With the swap essentially completed (you can check out modified.com to read the previous articles) and our K20A2 installed and running, there were two remaining tasks before the DC2 could make its maiden voyage around a track. First up, a proper flowing exhaust system needed to be built and then the car needed to be tuned.
There are plenty of bolt-on exhaust systems available for the Integra chassis, but most of them are for the B-series engine, meaning they will need to be shortened in some way to mate to the K20's header. Secondly, most measure 2.25-2.50 inches in diameter, and to maximize power output on a K, everyone recommends a 3-inch system. If you can live with the noise (and there's plenty of it) then there's no reason to go with a smaller-diameter exhaust.
I turned to John Veloso, head of R&D from Vibrant Performance, for the custom exhaust build using only Vibrant components. We were able to source some T304 stainless steel mandrel-bent tubes with various bends and lengths as well as a StreetPower flat-black muffler and 3-inch resonator (these are a must if you want to fly under the radar). To keep the emissions clean, a round metal core catalytic converter was thrown into the pile of parts we ordered from Vibrant, which has quickly become the leader in fabrication components. The variety of parts now offered by Vibrant is incredible. No matter the job, whether it's exhaust, intake, intercooler piping or something custom, Vibrant has it.
Building an exhaust on a FWD car isn't as straightforward as simply running some pipes back and you're done. Due to all the bends and the need to route everything over the lower control arms, it can actually get quite complex. Without proper measurement and clearance, you're almost certain to have some piping hit the chassis. Watching John and Mike Hackett work, I could quickly tell I wouldn't experience those issues. They measured everything precisely and even redid some bends to ensure it would all fit. It's a little-known fact that stainless steel can expand up to 1 inch at the tailpipe when it's hot. Remember that when you're building your own system because it might not bang when it's cold, but on a track you'll have that annoying racket.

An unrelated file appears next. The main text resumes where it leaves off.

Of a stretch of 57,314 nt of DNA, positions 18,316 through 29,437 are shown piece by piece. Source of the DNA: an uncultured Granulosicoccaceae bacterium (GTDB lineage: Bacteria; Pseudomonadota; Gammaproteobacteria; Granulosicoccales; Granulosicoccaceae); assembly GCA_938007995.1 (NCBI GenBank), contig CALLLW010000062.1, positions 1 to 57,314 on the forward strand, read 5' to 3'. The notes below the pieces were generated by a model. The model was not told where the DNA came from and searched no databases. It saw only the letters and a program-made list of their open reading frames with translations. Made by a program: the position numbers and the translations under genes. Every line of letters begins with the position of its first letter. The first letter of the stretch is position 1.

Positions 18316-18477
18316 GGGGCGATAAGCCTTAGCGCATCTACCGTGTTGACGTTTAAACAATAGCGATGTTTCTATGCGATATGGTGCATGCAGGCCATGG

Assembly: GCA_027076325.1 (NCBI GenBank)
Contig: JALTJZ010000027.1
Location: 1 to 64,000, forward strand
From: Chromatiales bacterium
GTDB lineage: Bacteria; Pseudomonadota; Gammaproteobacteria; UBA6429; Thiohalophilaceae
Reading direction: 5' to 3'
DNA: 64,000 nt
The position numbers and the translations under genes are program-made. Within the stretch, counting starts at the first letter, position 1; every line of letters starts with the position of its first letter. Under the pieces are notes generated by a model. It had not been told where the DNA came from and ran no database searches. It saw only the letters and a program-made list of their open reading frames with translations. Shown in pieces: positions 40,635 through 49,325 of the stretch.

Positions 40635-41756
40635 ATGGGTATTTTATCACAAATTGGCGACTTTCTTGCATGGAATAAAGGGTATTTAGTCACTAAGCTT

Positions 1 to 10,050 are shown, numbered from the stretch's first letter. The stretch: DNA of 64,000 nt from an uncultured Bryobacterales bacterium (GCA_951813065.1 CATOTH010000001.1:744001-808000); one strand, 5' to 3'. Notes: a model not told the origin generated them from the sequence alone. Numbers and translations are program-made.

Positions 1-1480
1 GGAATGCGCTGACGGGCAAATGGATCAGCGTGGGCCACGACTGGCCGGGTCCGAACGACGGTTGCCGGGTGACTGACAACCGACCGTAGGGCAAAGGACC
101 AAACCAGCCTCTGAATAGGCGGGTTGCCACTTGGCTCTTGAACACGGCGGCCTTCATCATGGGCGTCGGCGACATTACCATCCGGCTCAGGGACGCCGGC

With the exhaust finished, the note the muffler emits is very tolerable at idle and cruising. Once you get on it, the sound is more pronounced and almost sounds like a race bike. Thankfully, and probably due to the good construction of the StreetPower muffler, there's no annoying raspy tone at cruising or WOT. That's one thing I couldn't live with.
Church Automotive Tuning Few shops are as synonymous with tuning Hondas as Church Automotive out of Long Beach, California. Shawn Church is a tuning wizard and knows the best ways to extract as much power as possible from a K-series engine. Armed with a laptop and his trusty Dynapack dyno, Shawn got down to business as I observed and tried to pick up a thing or two about tuning. But before any adjustments could be made, a baseline run was done to see what the engine was making in its current state. To our surprise, it actually produced good peak numbers: 215.5 whp and 167.2 ft-lbs of torque.
Since Project DC2 will be used mainly at the track, I really didn't care about making high peak numbers. Instead, smooth power delivery and a good torque band were priorities that I expressed to Shawn. I'll leave the bragging rights to the guys who want them-I want a solid, reliable tune so I can thrash on the car and not have to worry about it exploding, and that's exactly what I got.
Not only was Shawn able to improve horsepower and torque throughout the entire rpm range, but he also made and extra 12.8 whp and 6.7 ft-lbs of peak power. Just look at the dyno chart and the results speak for themselves. What's more interesting is that VTEC will engage as low as 3000 rpm, depending on throttle position and load. There's no more waiting for the power to hit at 6000 rpm-it's linear and pulls hard as soon as I mash the pedal.
The initial test drive after the tuning session cemented that. The K20 that I always wanted has finally arrived. Untuned, there was no urgency in the power delivery; now it comes on strong and begs to be revved. Shawn also upped the limiter to 8600 rpm over the stock 8200, which is still safe on the stock valvetrain.
It's been a long road traveled, but I'm finally satisfied to say that the K-swap is complete and I now have a very capable powerplant and chassis in my garage. Next up is getting the car to a track day for a review of how it drives and handles.
Before I wrap this up, many people have asked me whether the swap was worth all the hard work and trouble. For me, yes. The K20 has, hands down, the most potential of any naturally aspirated motor on the market. It definitely wasn't a cheap venture, but if you can afford to do it right and not cut any corners, go for it. You'll never regret it.